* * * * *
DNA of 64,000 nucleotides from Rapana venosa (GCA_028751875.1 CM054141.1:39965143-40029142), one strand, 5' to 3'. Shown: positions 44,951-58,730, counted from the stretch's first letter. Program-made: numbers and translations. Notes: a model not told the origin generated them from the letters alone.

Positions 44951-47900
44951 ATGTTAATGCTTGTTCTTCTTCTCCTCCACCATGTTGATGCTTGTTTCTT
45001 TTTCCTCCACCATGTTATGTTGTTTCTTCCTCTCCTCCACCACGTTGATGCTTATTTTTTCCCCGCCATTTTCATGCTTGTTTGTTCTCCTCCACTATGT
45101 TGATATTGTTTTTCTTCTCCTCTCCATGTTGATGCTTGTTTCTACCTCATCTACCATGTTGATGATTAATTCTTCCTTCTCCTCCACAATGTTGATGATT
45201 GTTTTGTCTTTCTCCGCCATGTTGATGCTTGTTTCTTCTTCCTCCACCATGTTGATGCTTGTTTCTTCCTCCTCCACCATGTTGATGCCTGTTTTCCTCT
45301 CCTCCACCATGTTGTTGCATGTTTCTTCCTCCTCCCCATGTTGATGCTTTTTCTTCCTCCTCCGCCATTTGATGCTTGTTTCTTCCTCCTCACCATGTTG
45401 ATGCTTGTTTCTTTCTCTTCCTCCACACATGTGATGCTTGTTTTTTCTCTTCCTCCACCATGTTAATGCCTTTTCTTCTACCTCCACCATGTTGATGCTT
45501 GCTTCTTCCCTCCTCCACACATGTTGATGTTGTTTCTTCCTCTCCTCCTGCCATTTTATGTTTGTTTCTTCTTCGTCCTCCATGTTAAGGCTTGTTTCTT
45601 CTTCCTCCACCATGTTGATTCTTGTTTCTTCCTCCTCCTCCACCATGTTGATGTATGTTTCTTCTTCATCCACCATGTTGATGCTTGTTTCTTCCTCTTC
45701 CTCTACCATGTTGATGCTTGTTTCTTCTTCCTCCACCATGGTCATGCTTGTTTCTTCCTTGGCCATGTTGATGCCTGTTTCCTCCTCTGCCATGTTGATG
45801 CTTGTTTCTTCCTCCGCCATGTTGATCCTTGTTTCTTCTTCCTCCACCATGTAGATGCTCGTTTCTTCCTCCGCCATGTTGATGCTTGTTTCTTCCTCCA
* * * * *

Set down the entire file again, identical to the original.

DNA of 64,000 nucleotides from Rapana venosa (GCA_028751875.1 CM054141.1:39965143-40029142), one strand, 5' to 3'. Shown: positions 44,951-58,730, counted from the stretch's first letter. Program-made: numbers and translations. Notes: a model not told the origin generated them from the letters alone.

Positions 44951-47900
44951 ATGTTAATGCTTGTTCTTCTTCTCCTCCACCATGTTGATGCTTGTTTCTT
45001 TTTCCTCCACCATGTTATGTTGTTTCTTCCTCTCCTCCACCACGTTGATGCTTATTTTTTCCCCGCCATTTTCATGCTTGTTTGTTCTCCTCCACTATGT
45101 TGATATTGTTTTTCTTCTCCTCTCCATGTTGATGCTTGTTTCTACCTCATCTACCATGTTGATGATTAATTCTTCCTTCTCCTCCACAATGTTGATGATT
45201 GTTTTGTCTTTCTCCGCCATGTTGATGCTTGTTTCTTCTTCCTCCACCATGTTGATGCTTGTTTCTTCCTCCTCCACCATGTTGATGCCTGTTTTCCTCT
45301 CCTCCACCATGTTGTTGCATGTTTCTTCCTCCTCCCCATGTTGATGCTTTTTCTTCCTCCTCCGCCATTTGATGCTTGTTTCTTCCTCCTCACCATGTTG
45401 ATGCTTGTTTCTTTCTCTTCCTCCACACATGTGATGCTTGTTTTTTCTCTTCCTCCACCATGTTAATGCCTTTTCTTCTACCTCCACCATGTTGATGCTT
45501 GCTTCTTCCCTCCTCCACACATGTTGATGTTGTTTCTTCCTCTCCTCCTGCCATTTTATGTTTGTTTCTTCTTCGTCCTCCATGTTAAGGCTTGTTTCTT
45601 CTTCCTCCACCATGTTGATTCTTGTTTCTTCCTCCTCCTCCACCATGTTGATGTATGTTTCTTCTTCATCCACCATGTTGATGCTTGTTTCTTCCTCTTC
45701 CTCTACCATGTTGATGCTTGTTTCTTCTTCCTCCACCATGGTCATGCTTGTTTCTTCCTTGGCCATGTTGATGCCTGTTTCCTCCTCTGCCATGTTGATG
45801 CTTGTTTCTTCCTCCGCCATGTTGATCCTTGTTTCTTCTTCCTCCACCATGTAGATGCTCGTTTCTTCCTCCGCCATGTTGATGCTTGTTTCTTCCTCCA